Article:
collection of items about the reconstruction of infrastructures following
and destruction of infrastructure committed by militia groups trained
and supported by the Indonesian army.
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Up-Dated: Jan 29, 2002
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Main Contents: BD: Reconstruction and 'Aid & Development'
20 A Popular Challenge to UNTAETís Achievements Statement
added Sep 20
"UNTAET has recently published in the September issue of its broadsheet Timor Tais 20 of the UNís major achievements in East Timor. Many of these achievements are either misleading or things that UNTAET has been forced to do under pressure from Timorese people, civil society and leaders and international critics. ...
11. Physical Reconstruction: The country is still littered with the destruction from 1999. It is the most dramatic feature of the Timorese landscape, still. Slowly this is being addressed by Timorese themselves, in small ways in different places. ...
15. Road Rehabilitation: There is road construction in a number of areas. Yet, those responsible leave behind markers along the way. Some are from governments, some from NGOs and some from individual military contingents. Why is there not a national road programme? The result is that UNTAET mostly mends potholes."
11 AW: Operations of Telstra in East Timor Letter added
"Telstra at present ... [has] a near monopoly on internet services [in ETimor]. ... internet services had been set at US$2 per hour. ... significantly higher than Australian rates. However, because average East Timorese wages (and most people do not have a wage) are less than one tenth of Australian wages, telephone services are mostly un affordable and the prices on internet services are prohibitive. ... Telstra continues to make multi-billion dollar profits, and it seems to me bizarre that it should extend its profit taking ethos to the poorest corners of our region, and in particular to a devastated country which is really still trying to get to its feet." Dr Tim Anderson, Researcher for Aidwatch
2001 LHB: Childbirth: A Major Health Concern for Women
Article added Aug 22
"East Timor faces many serious health problems; for women, childbirth is one of most pressing. ... And it must always be understood that womenís health problems are deeply related to their socio-economic situation. Basic infrastructure and transportation are also needed to mitigate health-related problems. Women and their newborn children must be ensured the right to lead healthier lives." La'o Hamutuk: East Timor Institute for Reconstruction Monitoring and Analysis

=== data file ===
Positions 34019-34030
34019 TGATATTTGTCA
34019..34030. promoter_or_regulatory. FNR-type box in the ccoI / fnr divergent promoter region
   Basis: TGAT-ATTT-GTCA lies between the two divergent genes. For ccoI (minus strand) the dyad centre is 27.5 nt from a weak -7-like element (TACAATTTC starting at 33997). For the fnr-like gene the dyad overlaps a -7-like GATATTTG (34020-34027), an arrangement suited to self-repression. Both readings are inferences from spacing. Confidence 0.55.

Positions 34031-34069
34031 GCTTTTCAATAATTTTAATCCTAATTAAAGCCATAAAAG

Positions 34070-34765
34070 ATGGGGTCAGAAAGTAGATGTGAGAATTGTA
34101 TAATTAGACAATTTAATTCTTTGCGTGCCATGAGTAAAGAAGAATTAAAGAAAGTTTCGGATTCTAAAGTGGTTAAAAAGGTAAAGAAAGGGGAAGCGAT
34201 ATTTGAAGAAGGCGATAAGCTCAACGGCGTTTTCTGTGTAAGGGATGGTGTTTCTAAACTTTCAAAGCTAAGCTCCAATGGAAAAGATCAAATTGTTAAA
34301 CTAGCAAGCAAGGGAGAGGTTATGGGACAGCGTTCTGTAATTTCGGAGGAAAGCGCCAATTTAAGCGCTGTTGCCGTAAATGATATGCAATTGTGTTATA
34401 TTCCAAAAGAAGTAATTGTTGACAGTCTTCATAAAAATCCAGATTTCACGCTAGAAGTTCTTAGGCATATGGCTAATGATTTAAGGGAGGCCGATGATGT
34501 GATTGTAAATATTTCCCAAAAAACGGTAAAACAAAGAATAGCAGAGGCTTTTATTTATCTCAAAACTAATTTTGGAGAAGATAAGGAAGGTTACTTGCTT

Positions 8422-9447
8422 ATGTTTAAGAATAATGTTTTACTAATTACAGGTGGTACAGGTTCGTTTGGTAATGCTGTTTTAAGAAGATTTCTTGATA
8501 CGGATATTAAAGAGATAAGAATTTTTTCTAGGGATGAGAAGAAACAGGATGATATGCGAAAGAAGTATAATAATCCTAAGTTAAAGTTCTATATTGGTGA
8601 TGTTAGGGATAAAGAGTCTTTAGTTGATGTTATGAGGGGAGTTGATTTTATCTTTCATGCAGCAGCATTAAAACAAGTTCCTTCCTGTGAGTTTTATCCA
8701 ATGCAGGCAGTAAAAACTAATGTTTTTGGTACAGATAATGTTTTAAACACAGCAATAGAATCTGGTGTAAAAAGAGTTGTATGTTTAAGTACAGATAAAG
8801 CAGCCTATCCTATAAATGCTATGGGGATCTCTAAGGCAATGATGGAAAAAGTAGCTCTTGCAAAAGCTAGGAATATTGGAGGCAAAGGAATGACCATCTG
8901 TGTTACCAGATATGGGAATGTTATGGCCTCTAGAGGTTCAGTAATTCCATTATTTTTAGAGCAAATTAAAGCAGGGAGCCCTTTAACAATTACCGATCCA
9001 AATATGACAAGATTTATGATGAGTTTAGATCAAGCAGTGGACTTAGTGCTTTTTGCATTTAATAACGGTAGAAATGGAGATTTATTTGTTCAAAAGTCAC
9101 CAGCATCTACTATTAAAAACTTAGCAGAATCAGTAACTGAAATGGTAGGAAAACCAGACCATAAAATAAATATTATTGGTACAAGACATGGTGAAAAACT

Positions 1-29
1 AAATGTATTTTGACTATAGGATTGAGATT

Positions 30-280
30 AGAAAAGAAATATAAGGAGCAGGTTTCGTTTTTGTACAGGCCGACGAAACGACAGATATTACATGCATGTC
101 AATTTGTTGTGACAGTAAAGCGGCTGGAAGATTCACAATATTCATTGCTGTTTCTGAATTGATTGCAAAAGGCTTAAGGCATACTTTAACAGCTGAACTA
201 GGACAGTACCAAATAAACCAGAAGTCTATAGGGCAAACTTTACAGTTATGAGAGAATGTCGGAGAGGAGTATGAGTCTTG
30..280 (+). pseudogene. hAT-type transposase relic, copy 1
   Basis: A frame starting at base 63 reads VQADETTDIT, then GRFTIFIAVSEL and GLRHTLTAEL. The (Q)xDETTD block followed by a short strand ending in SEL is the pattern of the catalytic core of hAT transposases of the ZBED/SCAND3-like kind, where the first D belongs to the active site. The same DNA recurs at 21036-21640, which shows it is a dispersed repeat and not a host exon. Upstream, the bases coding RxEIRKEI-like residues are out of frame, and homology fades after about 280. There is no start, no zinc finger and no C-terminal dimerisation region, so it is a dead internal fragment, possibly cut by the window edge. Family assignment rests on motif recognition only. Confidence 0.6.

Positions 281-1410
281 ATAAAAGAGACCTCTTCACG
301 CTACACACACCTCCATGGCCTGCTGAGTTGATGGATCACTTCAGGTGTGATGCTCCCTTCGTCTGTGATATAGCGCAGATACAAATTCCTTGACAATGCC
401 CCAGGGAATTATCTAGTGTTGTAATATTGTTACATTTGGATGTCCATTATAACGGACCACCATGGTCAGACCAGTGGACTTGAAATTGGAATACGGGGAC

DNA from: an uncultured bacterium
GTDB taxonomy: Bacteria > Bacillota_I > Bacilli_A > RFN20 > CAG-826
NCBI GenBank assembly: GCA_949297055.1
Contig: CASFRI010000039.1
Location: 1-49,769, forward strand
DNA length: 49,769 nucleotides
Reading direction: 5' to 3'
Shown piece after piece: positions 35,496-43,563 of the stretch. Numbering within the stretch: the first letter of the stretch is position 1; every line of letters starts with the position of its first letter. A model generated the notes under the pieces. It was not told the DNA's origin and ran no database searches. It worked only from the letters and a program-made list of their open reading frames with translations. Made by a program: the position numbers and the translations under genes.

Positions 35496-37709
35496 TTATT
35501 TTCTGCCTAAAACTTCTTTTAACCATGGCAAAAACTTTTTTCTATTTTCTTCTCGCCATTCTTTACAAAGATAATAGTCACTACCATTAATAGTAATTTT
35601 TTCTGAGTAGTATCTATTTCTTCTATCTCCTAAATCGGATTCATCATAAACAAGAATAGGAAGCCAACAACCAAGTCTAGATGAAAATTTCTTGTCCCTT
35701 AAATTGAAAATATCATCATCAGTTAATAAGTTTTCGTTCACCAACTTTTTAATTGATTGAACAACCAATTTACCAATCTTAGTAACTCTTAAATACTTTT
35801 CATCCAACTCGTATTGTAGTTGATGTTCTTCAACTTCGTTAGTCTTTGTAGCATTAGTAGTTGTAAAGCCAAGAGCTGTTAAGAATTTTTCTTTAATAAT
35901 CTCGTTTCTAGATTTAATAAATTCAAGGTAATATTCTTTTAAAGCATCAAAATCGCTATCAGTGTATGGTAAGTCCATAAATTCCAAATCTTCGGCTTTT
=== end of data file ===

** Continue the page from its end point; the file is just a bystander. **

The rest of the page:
Apr 30 KPP HAM's Secret Report on Crimes Against Humanity in ETimor Extract added June 30
"Chapter III: The pattern of violation of basic human rights crimes against humanity
III.6 Scorched earth & destruction
84. Field study carried out in East Timor provided clear proof that there had been damage, destruction and burning on a large, planned and systematic scale in various cities (Dili, Suai, Liquisa etc). Scorched earth was implemented in relation to civilian housing, shops, stalls, hostels and office buildings. ...
85. In this scorched earth policy there also happened various acts of looting, stealing and robbery of goods. The violation that occurred was violation of the right to property. It is estimated that around 70% of the civilian buildings (shops and residences) were smashed or burnt after the announcement of the ballot, including thousands of vehicles. ... "
Indonesian Commission of Investigation into Human Rights Violations (KPP HAM)
Apr 25 Suppressed UN report on East Timor destruction Extract added June 30
"VII. The Major Crimes and the Killing Fields
28. In summary the following violations represented a massive onslaught on the human rights and well-being of the people of East Timor.
f. The willful destruction, damaging and ransacking of the houses or shelter: This massive scorched earth campaign caused the destruction of the basic shelter of more than 80% of East Timorís population. In the urban areas at least, ransacking and pillaging denied tens of thousands of East Timorese of their worldly possessions. There was no subsequent attempt by the Indonesian authorities to organise the return of these goods.
g. The willful destruction, ransacking or damaging of schools, health centres, etc.: The right to education and health are today widely considered fundamental rights. The destruction of these facilities has in effect severely set back these services in East Timor, especially in the field of education."
James Dunn, Crimes investigator for United Nations Transitional Administration in East Timor (UNTAET), 14 February 2001
Dec 22 2000 OTL: Reconstruir infra-estruturas adaptadas e sustentáveis Report added Apr 4
"a chegada dum grande número de estrangeiros com necessidades de conforto e capacidades financeiras superiores levou à satisfação prioritária deste sector, ocupando edifícios e casas menos destruídas ou dando-lhe primazia na reconstrução e fornecimento de bens. Mais de um ano depois da chegada das NU, a imensa maioria dos timorenses, sobretudo em Dili, vive em ruínas." Observatório Timor Leste
22 2000 ETO: Reconstructing suitable sustainable infrastructures
Report added Dec 30
"The large influx of foreigners with different standards of comfort and greater financial capacity has meant that satisfying their needs has become a priority area: they took over the less damaged buildings and houses, and were given priority in reconstruction and supply of materials. Meanwhile, a year after the UN's arrival, the vast majority of Timorese, especially those in Dili, are still living amidst the ruins." East Timor Observatory